The unremediated challenge is that only 1% of the population is in the military; only 2% ever has been. During World War II, that number was 10%. Up through the 1970s, the draft ensured that very many people either had military experience or lived (or worked) closely with someone who had. Today, even though the military enjoys broad moral support, few people actually know anything about it.
|Warriors and Citizens:|
American Views of Our Military,
Kori N. Schake and James Mattis, editors
(Hoover Institution Press, 2016)
The extensive pair of surveys by Schake and Mattis examined attitudes within the general population and contrasted them with samples from within the military. The 200 pages of numerical results provide a treasury of salient facts. One of the reasons for the disconnect between the military and civilians is that the person in your family most likely to have served in the military is your father (39%), all the moreso, if you are between the ages of 45 and 64 (52%). The geopolitics of military spending put most of the largest bases in the South and West. As a result, youngsters leaving high school from Georgia, Texas, Missouri, and California are more likely to enlist in the military, with Massachusetts and Connecticut statistically under-represented.
In all, these three comprehensive surveys reveal a deep, broad, and rich array of opinions across political affiliation, race, gender, and income. They also query the military itself, separated by rank, combat experience, and other parameters. Overall, very few majorities exist and most of those are slim, closer to 50% than to 60%. The minority views are most revealing.
Citing Schake and Mattis, it would be easy to report that 36.7% of those who self-identify as “very liberal” believe that the military gets more respect than it deserves. However, without also reporting that 27.9% of those who self-identify as “very liberal” believe that the military gets less respect than it deserves, that would be an incomplete characterization of the “very liberal.”
Comparing the Citizenship and Service Survey (2004) designed by Jason K. Dempsey and the National Annenberg Election Survey (2004), revealed strong self-identified minorities of liberals among West Point cadets (20%) and serving Army lieutenants (24%).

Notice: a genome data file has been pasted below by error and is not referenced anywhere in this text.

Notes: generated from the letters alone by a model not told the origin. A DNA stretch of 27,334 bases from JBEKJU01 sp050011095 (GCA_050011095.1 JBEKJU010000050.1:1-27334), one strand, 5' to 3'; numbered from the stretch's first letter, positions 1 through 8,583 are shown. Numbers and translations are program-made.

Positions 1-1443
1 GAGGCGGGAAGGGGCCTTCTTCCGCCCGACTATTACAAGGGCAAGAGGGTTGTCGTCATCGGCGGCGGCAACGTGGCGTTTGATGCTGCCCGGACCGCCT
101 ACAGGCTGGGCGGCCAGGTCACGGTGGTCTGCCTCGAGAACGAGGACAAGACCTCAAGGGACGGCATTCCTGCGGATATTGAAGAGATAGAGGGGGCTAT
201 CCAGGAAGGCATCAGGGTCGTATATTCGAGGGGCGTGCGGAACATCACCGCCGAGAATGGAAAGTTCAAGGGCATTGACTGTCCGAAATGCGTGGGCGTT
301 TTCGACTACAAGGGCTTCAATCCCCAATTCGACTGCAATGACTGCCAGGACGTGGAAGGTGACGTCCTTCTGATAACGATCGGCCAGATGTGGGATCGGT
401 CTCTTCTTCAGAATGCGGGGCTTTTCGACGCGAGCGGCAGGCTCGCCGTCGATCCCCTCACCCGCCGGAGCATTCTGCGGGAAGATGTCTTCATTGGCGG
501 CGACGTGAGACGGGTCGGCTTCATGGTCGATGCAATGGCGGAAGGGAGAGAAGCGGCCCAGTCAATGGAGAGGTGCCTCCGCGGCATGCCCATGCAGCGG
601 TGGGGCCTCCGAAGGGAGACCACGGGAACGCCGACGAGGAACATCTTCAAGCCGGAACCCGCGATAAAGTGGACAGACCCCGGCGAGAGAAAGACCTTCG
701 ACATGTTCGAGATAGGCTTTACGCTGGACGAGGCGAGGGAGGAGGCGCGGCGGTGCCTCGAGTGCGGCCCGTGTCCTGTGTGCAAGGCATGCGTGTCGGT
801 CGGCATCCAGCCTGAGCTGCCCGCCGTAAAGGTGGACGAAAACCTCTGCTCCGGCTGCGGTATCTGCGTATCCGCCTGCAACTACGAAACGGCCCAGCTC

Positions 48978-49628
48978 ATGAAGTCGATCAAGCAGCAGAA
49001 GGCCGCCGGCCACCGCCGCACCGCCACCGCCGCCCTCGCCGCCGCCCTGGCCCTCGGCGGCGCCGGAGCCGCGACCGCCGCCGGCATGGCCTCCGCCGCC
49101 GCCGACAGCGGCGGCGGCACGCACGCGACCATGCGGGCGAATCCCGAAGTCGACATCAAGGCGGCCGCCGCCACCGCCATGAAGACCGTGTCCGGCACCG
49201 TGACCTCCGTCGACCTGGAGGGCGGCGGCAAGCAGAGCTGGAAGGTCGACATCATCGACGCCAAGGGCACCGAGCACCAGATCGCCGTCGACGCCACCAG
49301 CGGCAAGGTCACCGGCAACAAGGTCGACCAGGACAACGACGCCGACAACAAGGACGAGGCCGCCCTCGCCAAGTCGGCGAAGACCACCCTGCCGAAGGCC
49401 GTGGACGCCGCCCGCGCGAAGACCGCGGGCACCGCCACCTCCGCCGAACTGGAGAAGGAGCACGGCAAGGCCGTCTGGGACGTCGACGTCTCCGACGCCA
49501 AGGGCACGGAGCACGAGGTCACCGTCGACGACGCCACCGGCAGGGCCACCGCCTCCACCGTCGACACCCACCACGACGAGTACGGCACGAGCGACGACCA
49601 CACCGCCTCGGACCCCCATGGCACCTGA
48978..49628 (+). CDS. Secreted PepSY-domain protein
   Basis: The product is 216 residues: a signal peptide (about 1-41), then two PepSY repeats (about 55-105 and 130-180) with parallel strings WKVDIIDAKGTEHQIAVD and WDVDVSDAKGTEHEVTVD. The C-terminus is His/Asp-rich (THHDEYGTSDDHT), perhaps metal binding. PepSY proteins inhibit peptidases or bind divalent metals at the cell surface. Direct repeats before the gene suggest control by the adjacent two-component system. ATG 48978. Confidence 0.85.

|Dissertation by Col. Heidi Urben|
Discussing politics at work is always problematic. For her doctoral dissertation, Civil-Military Relations in a Time of War, at Georgetown (2010), Heidi K. Urben found that, broadly, senior officers (major and above) who self-identify as Republican tend to speak up and speak out at work. Liberals and Democrats (about 27% of the junior officers and about 47% of the enlisteds) tend not to speak up at work. That allows the easy assumption that the Army is Republican. However, it appears that affiliation with the GOP is not as strong as perceptions suggest. Democrats and liberals are more likely to wear a political campaign button (in civilian clothes) and also have a bumper sticker and also attend a political meeting. A minority of Republicans might do one of those three, but not more than one.
Perhaps the single defining statistic revealed by Schake and Mattis and their team is that across all sectors of America, only the “elites” believe that the military should share the same values as society at large. Most people across the political spectrum believe that the military has a different value system than everyone else in America – and this is good. In particular, the “elites” hold that a liberal education is important to good citizenship. Behind that statistical fact is the definition of who those “elites” are. Schake and Mattis created their lists from Who’s Who, and similar inventories of known and self-identified social leaders. And overall the attitudes of those elites, while skewed to the left, include the fact that 52% of them believe that the military gets less respect than it deserves.
Complete set of statistical tables from the book Warriors & Citizens
Schake and Mattis (1)
Schake and Mattis (2)
I work in a military office. Our commanding officer is leaving. He is a combat veteran who earned a master’s in anthropology from Texas A&M. His replacement is a Ranger who completed his bachelor’s in philosophy at Princeton. Numbers hide individuals.
ALSO ON NECESSARY FACTS